Monday, May 31, 2010

A Chapter a Week - Sisters in Arms

Sisters in Arms on Facebook

I will be sharing a chapter a week from Sisters in Arms: A Father Remembers on Facebook.  Just click the link above. 

Now available at


John Witmer

Friday, May 14, 2010

It's Done

It's Done. After four years of work, "Sisters in Arms: A Father Remembers" is now in print. You can order the pre-release edition at the link below. Thanks to all of you for your encouragement and support.

Saturday, April 10, 2010

Sisters in Arms: A Father Remembers

I want to share the first few pages of the book I've written and hope to have in print by the end of May. When I finally do get it into print, I will be shameless in asking all of you to help me get the word out...PROLOGUE
Raising five children has been the greatest adventure of my life, yet, when I started this journey, I never dreamed it would bring me to a day where I would say goodbye to all three of my daughters as they marched off to war—not as part of a women’s auxiliary, but as part of a fully-trained, fully-equipped fighting force. There was no fanfare to mark this change in the way the U.S. military operated; it came quietly, born of necessity. As America’s military struggles to recruit the soldiers it needs, America’s daughters have stepped in to the gap, training alongside our sons and taking their place among the troops. Yes, women are still barred from the infantry and other “frontline” roles, but these rules have little effect in wars without frontlines, like those we are, at the time of this writing, fighting in Iraq and Afghanistan. Just like their male counterparts our women are frequently under enemy attack and like their male counterparts they return fire with their M-16s or their turret-mounted machine guns.

In 2005, the House Armed Services Committee held hearings on the role of women in the Military. It was prompted by rising female casualties. At that time over 35 women had been killed in action in the Iraq and Afghanistan wars and another 260 had been wounded. There was some brief grandstanding on the part of some committee members expressing their concern and proposing legislation designed to make sure female soldiers would be removed from harm’s way. But the controversy quickly dropped out of the news. I suspect it was the result of some four-star general giving the Representatives this simple math lesson: one in seven of the 150,000 troops stationed in Iraq at the time were female. Removing all of them from hostile fire zones would have crippled Operation Iraqi Freedom.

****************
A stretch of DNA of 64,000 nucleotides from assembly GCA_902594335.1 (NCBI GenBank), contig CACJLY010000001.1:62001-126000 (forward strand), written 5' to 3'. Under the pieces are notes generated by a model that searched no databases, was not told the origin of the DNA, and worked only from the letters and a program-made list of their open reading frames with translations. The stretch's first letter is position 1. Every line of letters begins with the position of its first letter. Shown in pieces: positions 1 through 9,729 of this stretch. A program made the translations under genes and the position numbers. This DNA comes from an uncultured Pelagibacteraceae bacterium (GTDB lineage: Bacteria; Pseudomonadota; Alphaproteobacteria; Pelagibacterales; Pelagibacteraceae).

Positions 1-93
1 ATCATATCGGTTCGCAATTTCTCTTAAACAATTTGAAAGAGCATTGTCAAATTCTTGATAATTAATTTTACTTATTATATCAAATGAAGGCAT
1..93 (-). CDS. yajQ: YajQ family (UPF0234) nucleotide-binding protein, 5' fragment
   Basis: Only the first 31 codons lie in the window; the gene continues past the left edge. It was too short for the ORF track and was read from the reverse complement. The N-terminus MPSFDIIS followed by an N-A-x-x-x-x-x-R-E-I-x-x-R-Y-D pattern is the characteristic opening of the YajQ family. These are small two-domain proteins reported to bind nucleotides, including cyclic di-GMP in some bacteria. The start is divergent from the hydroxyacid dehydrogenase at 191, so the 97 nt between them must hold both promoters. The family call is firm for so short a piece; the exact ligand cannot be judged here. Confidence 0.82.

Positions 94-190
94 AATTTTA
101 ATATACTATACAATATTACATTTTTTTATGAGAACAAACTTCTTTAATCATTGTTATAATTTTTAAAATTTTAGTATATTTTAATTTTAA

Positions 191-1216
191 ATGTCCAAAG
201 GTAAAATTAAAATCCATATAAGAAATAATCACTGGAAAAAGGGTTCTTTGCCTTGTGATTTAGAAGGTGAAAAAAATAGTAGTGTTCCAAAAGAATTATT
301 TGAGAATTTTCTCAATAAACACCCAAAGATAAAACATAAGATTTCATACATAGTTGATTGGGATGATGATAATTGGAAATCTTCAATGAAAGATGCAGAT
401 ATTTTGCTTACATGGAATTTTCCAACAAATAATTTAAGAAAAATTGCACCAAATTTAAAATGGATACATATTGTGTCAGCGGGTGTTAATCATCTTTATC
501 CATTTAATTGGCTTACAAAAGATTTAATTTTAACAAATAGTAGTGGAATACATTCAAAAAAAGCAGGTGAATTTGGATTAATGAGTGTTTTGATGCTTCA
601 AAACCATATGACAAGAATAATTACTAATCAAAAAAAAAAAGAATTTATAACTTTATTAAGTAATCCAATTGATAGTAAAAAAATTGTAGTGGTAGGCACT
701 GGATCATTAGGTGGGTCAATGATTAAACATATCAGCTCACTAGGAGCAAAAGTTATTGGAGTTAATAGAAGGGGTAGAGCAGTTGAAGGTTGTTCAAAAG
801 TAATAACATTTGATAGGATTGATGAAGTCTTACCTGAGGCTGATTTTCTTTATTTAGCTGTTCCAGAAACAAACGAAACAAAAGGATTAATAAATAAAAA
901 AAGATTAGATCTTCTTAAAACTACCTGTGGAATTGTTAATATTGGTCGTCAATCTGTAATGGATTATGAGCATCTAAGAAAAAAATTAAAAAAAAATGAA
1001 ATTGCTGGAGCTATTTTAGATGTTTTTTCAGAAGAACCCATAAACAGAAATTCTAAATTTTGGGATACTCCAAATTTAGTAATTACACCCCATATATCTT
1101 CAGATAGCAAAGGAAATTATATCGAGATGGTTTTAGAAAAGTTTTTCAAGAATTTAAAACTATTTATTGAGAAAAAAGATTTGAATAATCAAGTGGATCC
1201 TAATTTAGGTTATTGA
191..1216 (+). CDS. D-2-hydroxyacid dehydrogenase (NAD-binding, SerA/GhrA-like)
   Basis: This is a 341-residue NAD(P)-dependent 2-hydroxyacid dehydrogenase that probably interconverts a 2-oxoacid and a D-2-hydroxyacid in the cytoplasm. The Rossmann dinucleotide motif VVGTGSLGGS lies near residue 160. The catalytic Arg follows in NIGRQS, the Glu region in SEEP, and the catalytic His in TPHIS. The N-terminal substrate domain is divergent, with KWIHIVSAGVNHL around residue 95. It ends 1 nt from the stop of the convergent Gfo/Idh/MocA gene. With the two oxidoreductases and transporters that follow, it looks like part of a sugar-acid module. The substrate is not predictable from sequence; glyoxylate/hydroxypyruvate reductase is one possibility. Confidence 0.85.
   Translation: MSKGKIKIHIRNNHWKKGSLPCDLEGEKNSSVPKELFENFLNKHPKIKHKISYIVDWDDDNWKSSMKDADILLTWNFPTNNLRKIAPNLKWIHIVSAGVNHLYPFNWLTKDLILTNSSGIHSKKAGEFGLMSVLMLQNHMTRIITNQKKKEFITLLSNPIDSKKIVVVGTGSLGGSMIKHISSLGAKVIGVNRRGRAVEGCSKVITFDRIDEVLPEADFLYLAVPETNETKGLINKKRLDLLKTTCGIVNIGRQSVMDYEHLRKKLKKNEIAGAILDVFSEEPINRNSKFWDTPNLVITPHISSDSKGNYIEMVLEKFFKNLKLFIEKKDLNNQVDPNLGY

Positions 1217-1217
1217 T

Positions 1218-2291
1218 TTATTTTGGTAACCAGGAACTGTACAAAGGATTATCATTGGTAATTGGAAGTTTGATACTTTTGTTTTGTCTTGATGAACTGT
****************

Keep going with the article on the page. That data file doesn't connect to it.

This book is not a political statement; it is simply my story, a father’s story about sending children off to war and waiting for them to come home and what it’s like if they don’t come home.
CHAPTER 1 – Up on My RoofBaghdad, Iraq, 2003
Rachel and her squad took their positions on the roof of the battered concrete building that served as the neighborhood police station. In recent weeks, insurgents had focused their assaults on these fragile beacons of law and order. In this war without frontlines, the 32nd MPs were given the task of providing security for the Iraqi Police, so attacks on police stations were both an attack on the post-Saddam regime and the U.S. government. Police stations were a convenient and efficient target.

The sun was low and the day-shift convoy had just pulled out heading back to Camp Victory after their twelve-hour watch. The police station, in Al Adamia, was just large enough to house a few cells and some dingy offices. It was far from inviting, and Rachel never completely trusted the IPs (Iraqi Police) she worked with; if she found herself in the unfortunate circumstance of needing to use the dilapidated commode, she kept her sidearm ready.

She began her routine, setting up her M-16 and scanning the streets below in slow, rhythmic sweeps, watching for anything that seemed out of place: a truck moving a little too slowly, a pedestrian moving a little too quickly, or a moment that was just a little too quiet. In the months that preceded this one, Rachel and her team had taken small arms fire and mortar fire and had dealt with their share of grenades. She was just a few minutes into her watch when she heard it, a sound she couldn’t place. It was like the sound of the surf in the distance.

Rachel struggled to understand where the sound was coming from. Her apprehension grew as she attempted to find an explanation. Her eyes carefully traced the streets below until she saw it—a wave of humanity, off in the distance, making its way toward the station. Not the roar of the ocean, the roar of the crowd, an angry, roiling, gun-waving mob.